On the heels of the Olympics, a stellar lineup of 175 blue-chip dealers descends on the British capital this month to compete for the eyes—and business—of an international band of collectors. But the Frieze Art Fair won’t be the only game in town. From October 11 through 14, the season’s premier contemporary event is joined by Frieze Masters, a new sister fair focusing on art made before 2000.
Far from being Frieze’s stodgy sibling, Frieze Masters is taking a decidedly postmodern, playlist-on-shuffle approach. Rather than presenting artworks chronologically or by genre, as is customary at museums and encyclopedic fairs like TEFAF Maastricht, “everything is mixed,” says director Victoria Siddall, who was previously Frieze’s development director. She hopes the heterogeneous display will push collectors out of their comfort zone. While that might result in, say, a Lawrence Weiner word painting at Lisson Gallery’s display abutting a 15th-century altarpiece at Fabrizio Moretti’s booth, “if you bring up the quality, everything can be next to everything,” Moretti says. Nearly 100 galleries will assemble inside a bespoke tent by architect Annabelle Selldorf on Gloucester Green in Regent’s Park, a short stroll or shuttle ride from Frieze’s own Carmody Groarke-designed tent. Dealers will paint their booths from a palette of grays and whites selected by Selldorf, giving the entire fair a cohesive, modern look.
The art on view spans more than 4,000 years. London’s Rupert Wace Ancient Art offers a rough-hewn South Arabian male figure, carved from a block of granite and dating from the second or third millennium b.c. ($150,000). A first-century Roman marble urn, with carvings of griffins added by Giovanni Battista Piranesi in the 18th century, will anchor the booth at Daniel Katz Ltd., of London.
Down the aisle, New York’s Acquavella Galleries will present Man Drawing, a dreamy oil painting by Richard Diebenkorn from 1956 ($5-7 million). London’s Thomas Gibson Fine Art is mounting a largely nonselling solo presentation of Alberto Giacometti focusing on his realist period immediately following World War II. The display includes a 1954 pencil drawing of the artist’s biographer James Lord ($325,000–475,000).
If the fair’s main stage is devoted to masters of all stripes, the Spotlight section, curated by Adriano Pedrosa and featuring solo presentations, seeks “to challenge the definition of the term master,” Siddall says. Expect to see works by lesser-known artists alongside lesser-known works by such names as Bruce Nauman, whose freestanding architectural installation Parallax Shell will be re-created at Sperone Westwater’s booth in one of only a handful of appearances since its 1971 debut. According to the New York gallery’s director, David Leiber, “One could say the Old Master dealers are more determined to connect to the contemporary market than vice versa, but we’ve found there is interesting potential there.” Dino Tomasso, of classical sculpture purveyors Tomasso Brothers Fine Art, notes, “Most people are shocked at the lower price of antique art compared to the price of contemporary art.”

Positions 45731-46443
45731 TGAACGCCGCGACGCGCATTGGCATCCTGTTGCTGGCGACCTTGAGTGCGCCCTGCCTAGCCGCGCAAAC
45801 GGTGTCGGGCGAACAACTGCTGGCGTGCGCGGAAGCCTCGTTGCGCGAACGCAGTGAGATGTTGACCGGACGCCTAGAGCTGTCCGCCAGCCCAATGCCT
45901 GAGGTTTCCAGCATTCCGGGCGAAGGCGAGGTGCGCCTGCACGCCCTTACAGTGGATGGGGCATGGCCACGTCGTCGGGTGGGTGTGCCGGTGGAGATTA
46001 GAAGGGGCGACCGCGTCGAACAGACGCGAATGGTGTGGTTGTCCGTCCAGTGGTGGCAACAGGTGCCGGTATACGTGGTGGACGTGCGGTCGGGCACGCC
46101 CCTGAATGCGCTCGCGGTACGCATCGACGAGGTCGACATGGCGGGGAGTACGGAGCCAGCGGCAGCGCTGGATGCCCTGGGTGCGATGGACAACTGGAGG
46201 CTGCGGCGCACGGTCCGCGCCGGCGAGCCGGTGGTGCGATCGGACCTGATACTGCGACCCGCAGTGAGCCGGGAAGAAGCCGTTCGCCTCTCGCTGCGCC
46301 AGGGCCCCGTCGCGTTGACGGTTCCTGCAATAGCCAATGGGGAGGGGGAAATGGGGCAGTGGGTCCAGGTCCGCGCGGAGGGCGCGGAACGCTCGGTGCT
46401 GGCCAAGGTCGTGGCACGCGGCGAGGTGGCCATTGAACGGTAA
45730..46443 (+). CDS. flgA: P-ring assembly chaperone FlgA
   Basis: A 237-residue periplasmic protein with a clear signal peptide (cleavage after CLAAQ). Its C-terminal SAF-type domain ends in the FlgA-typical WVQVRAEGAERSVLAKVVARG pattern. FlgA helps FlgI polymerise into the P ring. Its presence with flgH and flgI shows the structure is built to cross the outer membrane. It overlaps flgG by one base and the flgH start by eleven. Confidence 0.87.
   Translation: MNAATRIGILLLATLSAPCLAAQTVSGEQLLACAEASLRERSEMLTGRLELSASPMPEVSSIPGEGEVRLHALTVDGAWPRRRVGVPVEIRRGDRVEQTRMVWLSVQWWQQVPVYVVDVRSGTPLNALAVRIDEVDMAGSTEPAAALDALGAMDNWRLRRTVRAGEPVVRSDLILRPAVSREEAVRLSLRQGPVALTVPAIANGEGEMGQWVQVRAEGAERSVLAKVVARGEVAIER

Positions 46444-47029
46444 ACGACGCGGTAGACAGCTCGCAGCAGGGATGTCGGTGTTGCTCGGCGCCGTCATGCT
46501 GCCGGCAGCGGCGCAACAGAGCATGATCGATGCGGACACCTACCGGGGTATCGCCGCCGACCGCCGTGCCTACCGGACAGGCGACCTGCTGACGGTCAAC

The primary-market powerhouse will focus its attention on what it does best: presenting work fresh from the studio. This year, the fair boasts a strong contingent of solo presentations of work made expressly for the event. Casey Kaplan, of New York, will feature surreal sculptures by Geoffrey Farmer, while London’s Stephen Friedman will fill its booth with intimate still lifes by Ged Quinn. David Kordansky, of Los Angeles, will feature bright paintings and drawings of interiors by Jonas Wood ($12,500–50,000).
For those with a taste for nontraditional materials, Berlin’s Galerie Barbara Weiss has a spooky 2007 composition by Nicole Eisenman of a devil made out of foam and oil on wood panel ($40,000). New York’s Marianne Boesky Gallery will present salt and lead works by Pier Paolo Calzolari ($150–400,000).
After sticking to a stable platform for years, organizers Amanda Sharp and Matthew Slotover have added tiers for younger and emerging galleries. The Focus section, unveiled last May at the first Frieze New York, features galleries established after 2001 displaying work by up to three artists. The London edition includes Malmö’s Elastic Gallery, Antwerp’s Office Baroque Gallery, and Warsaw’s Raster, among others. Meanwhile Frame, devoted to galleries younger than six years old, will return with entrants from Istanbul, Dublin, Kolkata, and Los Angeles.
Frieze’s funkier alternative, housed in the bunkerlike Ambika P3, also October 11 through 14, features 20 galleries from New York to New Zealand, and points in between. Among the first-timers setting up shop at the boothless fair are Berlin’s Kraupa-Tuskany, which will present the work of American duo aids-3d, and New York’s Lisa Cooley, showing resin and chromed-aluminum casts of women’s tights by Alice Channer and oil paintings of window scenes by Cynthia Daignault.
In an effort to outflank Frieze at the lower end of the market, Multiplied returns to Christie’s South Kensington October 12 through 15. The auction house-run fair focuses exclusively on limited-edition works at budget-friendly prices (most are under $30,000).
To see highlights from the upcoming Frieze Week 2012, click on the slide show.
This article originally appeared in the October 2012 issue of Art+Auction.